Regulatory Update: ISDA Variation Margin Compliance


Coordinated Relief by Global Regulators Provide Flexibility on ISDA Variation Margin Compliance

On February 13, 2017, the Commodity Futures Trading Commission (CFTC) and Swap Dealer and Intermediary Oversight (DSIO) announced a time-limited no-action letter confirming that, from March 1, 2017 to September 1, 2017, DSIO will not recommend an enforcement action against a swap dealer for its failure to comply with the variation margin (VM) requirements by the March 1, 2017 compliance date. The VM requirements are a part of a globally agreed framework that aims to ensure safer derivatives markets by limiting the counterparty risk from derivatives trading partners. This announcement follows the ‘big bang’ open letter to the regulatory bodies from the International Swap Dealers Association (ISDA) and other industry associations.

The no-action letter provides some breathing room but not complete relief from the March 1, 2017 compliance date. The European Supervisory Authorities (ESAs), the competent authorities (CAs) and the Financial Conduct Authority (FCA) published a statement on February 23, 2017 to state its disappointment with the compliance efforts and highlight that the implementation is mainly a challenge for smaller firms that may not be in a position to fully obtain variation margin compliance by 1 March 2017. The FCA confirmed that it will, therefore, take a risk-based approach and use judgement as to the adequacy of progress, considering the position of firms and the credibility of their plans on a case-by-case basis.   

Within a few hours of the ESA announcement, the Federal Reserve Bank (Fed) and office of the Comptroller of the Currency (OCC) issued their statement and restated the need for swap counterparties with ‘significant exposure’ to be fully compliant with the VM requirements by March 1, 2017 without providing any threshold for ‘significant exposure’. However, swap counterparties without significant exposures, are expected to show good faith efforts to comply with the final rule by September 1, 2017. The Fed announcement was key as the U.S. banking institutions and their affiliates make up the largest swap dealers and most counterparties should not present substantial exposures to banks affected by the guidance. While the Fed announcement did not provide complete relief, the announcement was important as the six-month grace period from CFTC only covered smaller non-bank and energy swap dealers. The Office of the Superintendent of Financial Institutions (OSFI) published a similar letter recommending the Federally Regulated Financial Institutions (FRFIs) in Canada to prioritize their compliance efforts with counterparties to whom they have the greatest exposure in terms of inherent credit and market risk. The Japanese Financial Services Agency made a similar announcement to confirm that it will delay implementation on VM requirements for Japanese swap counterparties with cross-border trades in jurisdictions where VM requirements have not been implemented. A similar announcement followed from the regulators in Australia, Hong Kong and Singapore.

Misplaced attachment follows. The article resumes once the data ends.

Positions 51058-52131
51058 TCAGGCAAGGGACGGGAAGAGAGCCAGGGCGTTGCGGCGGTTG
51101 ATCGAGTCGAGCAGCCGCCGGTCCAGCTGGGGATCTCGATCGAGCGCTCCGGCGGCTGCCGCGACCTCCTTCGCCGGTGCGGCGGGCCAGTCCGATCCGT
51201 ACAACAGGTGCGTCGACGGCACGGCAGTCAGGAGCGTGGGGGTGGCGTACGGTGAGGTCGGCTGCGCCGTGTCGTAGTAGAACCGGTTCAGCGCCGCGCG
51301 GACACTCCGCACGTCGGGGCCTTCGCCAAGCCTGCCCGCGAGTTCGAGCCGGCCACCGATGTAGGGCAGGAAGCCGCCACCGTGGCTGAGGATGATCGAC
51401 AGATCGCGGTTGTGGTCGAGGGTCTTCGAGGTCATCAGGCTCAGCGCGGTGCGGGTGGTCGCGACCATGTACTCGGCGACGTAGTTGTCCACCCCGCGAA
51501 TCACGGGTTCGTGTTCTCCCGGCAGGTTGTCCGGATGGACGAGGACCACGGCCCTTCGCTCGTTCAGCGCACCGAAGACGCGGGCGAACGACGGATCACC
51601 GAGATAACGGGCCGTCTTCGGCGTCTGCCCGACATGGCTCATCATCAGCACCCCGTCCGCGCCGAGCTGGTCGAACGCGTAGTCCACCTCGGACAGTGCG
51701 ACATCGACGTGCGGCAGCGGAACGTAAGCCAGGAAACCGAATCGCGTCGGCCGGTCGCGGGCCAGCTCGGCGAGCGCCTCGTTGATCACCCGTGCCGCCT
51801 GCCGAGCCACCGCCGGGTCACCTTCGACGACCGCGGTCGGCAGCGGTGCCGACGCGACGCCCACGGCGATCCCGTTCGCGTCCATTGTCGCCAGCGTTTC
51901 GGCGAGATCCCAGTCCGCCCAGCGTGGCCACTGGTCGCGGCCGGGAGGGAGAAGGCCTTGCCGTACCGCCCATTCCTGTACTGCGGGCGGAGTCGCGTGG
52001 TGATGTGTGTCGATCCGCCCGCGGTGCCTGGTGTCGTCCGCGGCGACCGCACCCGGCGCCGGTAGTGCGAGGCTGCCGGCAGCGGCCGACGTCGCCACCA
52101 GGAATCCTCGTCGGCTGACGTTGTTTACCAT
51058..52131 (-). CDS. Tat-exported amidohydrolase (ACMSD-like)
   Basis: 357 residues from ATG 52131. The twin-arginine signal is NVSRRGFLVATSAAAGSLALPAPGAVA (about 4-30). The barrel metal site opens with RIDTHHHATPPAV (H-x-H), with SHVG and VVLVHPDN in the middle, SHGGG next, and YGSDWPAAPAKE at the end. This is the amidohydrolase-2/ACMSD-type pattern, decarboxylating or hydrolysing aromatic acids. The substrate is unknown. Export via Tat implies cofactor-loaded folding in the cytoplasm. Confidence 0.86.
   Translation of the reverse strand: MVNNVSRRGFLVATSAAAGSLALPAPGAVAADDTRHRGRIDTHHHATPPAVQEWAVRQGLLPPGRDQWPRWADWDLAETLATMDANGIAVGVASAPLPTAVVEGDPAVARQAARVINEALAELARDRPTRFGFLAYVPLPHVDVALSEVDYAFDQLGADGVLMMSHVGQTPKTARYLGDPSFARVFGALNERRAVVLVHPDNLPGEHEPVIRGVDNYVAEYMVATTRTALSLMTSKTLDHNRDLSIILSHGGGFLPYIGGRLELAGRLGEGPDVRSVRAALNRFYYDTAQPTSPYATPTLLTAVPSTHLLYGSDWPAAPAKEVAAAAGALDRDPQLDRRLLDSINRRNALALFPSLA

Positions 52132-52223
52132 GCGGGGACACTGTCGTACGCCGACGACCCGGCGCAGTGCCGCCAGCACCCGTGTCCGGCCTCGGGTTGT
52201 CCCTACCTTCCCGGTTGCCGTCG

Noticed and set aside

Most industry participants have been skeptical of the March 1 compliance deadline over the past year. ISDA had published reports with count of remediated Credit Support Annexes (CSAs) over the past month which showed that less than 15% of the 159,000 impacted CSAs were fully revised. As regulators contest, the work on this mandate does not end with the revisions made on the CSA; these documents needed to be reviewed and set-up into reference data tools to initiate trading. The next six months may provide a much-needed breather for certain swap counterparties and gives the global regulators an opportunity to agree on a consistent framework for VM requirements. 


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